Tuesday Tip: How to Fight With, Instead of Against, Your Partner

Welcome to the first Tuesday Tip! The Tuesday Tip is intended to offer concrete and practical ideas for improving yourself and your relationships, in a shorter-than-usual post. Topics will vary, but they will be closely linked to the upcoming blog post on Friday. I hope the Tip gets you thinking about the topic in new ways, so the Friday post will be an even richer experience.               

For decades, married couples have consistently reported that communication is the biggest problem in their marriage. And the most commonly exhibited communication pattern in marriage is the “demand-withdraw” conflict style—one spouse demands more discussion and connection, while the other spouse wants space and freedom from the conflict. Each spouse’s behavior exacerbates the other spouse’s behavior: demands encourage withdrawal, and withdrawal encourages more demands. Often, the vicious cycle spirals out of control.

And spouses end up blaming each other for the way they fight, accusing the other of triggering the pattern with their behavior. But the reality is, usually, both spouses share responsibility, and the truth of who initiated the pattern in the relationship, if it even exists, is lost to time and perception.

In Integrative Behavioral Couples Therapy (IBCT), the cycle of blame is disrupted by fostering a “unified detachment” from the problem. That is, instead of viewing our spouses as the problem in the conflict, we see the conflict itself as the problem, and unite with our spouses to change the pattern of conflict.

There are a number of ways to build unified detachment from the conflict cycle. The following is adapted from existing methods:

  1. Spouses agree upon the topic they fight about most in the marriage.
  2. Separately, each spouse writes out a script of a typical argument. Make it detailed. Try to be as objective as possible.
  3. Then, spouses trade scripts. Spouses take turns reading the script they’ve been given. Clarify any questions about the script.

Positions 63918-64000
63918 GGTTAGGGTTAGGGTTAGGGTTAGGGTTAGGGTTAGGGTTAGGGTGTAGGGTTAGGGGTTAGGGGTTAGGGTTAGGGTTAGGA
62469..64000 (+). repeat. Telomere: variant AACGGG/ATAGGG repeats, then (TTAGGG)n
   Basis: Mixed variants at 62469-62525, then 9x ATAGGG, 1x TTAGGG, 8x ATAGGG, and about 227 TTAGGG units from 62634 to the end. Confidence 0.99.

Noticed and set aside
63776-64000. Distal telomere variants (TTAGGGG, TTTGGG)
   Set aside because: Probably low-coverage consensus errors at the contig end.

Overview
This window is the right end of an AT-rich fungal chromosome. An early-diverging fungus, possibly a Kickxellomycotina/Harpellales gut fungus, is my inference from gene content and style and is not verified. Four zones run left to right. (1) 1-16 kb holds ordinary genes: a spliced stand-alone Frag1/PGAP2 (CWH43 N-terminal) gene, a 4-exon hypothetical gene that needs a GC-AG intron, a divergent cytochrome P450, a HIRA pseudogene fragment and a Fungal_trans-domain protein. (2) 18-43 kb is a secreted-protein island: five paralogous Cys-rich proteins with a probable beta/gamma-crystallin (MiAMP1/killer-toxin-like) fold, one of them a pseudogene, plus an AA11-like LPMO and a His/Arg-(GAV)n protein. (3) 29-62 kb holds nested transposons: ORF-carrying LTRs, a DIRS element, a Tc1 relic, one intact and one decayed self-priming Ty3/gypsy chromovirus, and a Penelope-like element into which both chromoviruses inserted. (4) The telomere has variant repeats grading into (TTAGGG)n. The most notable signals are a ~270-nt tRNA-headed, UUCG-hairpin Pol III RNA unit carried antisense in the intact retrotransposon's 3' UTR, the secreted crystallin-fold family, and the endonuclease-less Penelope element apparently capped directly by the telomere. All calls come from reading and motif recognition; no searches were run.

4. Each spouse takes 15 minutes to independently read through the conflict sequence, looking at his/her own behaviors in particular, and deciding what s/he could do to foster a more productive interaction at each step in the sequence.
  5. Spouses reconvene and share with each other their ideas for ways they can take personal responsibility for changing the pattern.

For instance, a spouse who is typically in the demanding role may observe a place where they could offer a brief break in the communication. Or the spouse who is typically in the withdrawal role may observe the point at which they feel overwhelmed and might offer a specific time to resume the conversation after a break.

The solution is not as important as the cooperation. In this way, couples begin to quit blaming each other and, instead, unite to defeat the problem of the communication itself.

This Friday’s Post: Friday’s post will focus on this idea of externalizing the problem in marriage, fighting with each other instead of against each other. And it will explore the ways this frees us up to make a difference in the world. 

Tuesday Tip Disclaimer: The Tuesday Tip is not professional advice. It should be read as you would read a “self-help” book. For professional and customized advice, you should seek the services of a counselor, who can become more intimately familiar with your specific situation. Counselors can be located through your insurance network or through your state psychological association website. 

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Kelly is a licensed clinical psychologist and co-founder of Artisan Clinical Associates in Naperville, IL. He is also a writer and blogs regularly about the redemption of our personal, relational, and communal lives. Kelly is married, has three children, and enjoys learning from them how to be a kid again. You can find him on Facebook, Twitter, and Google+.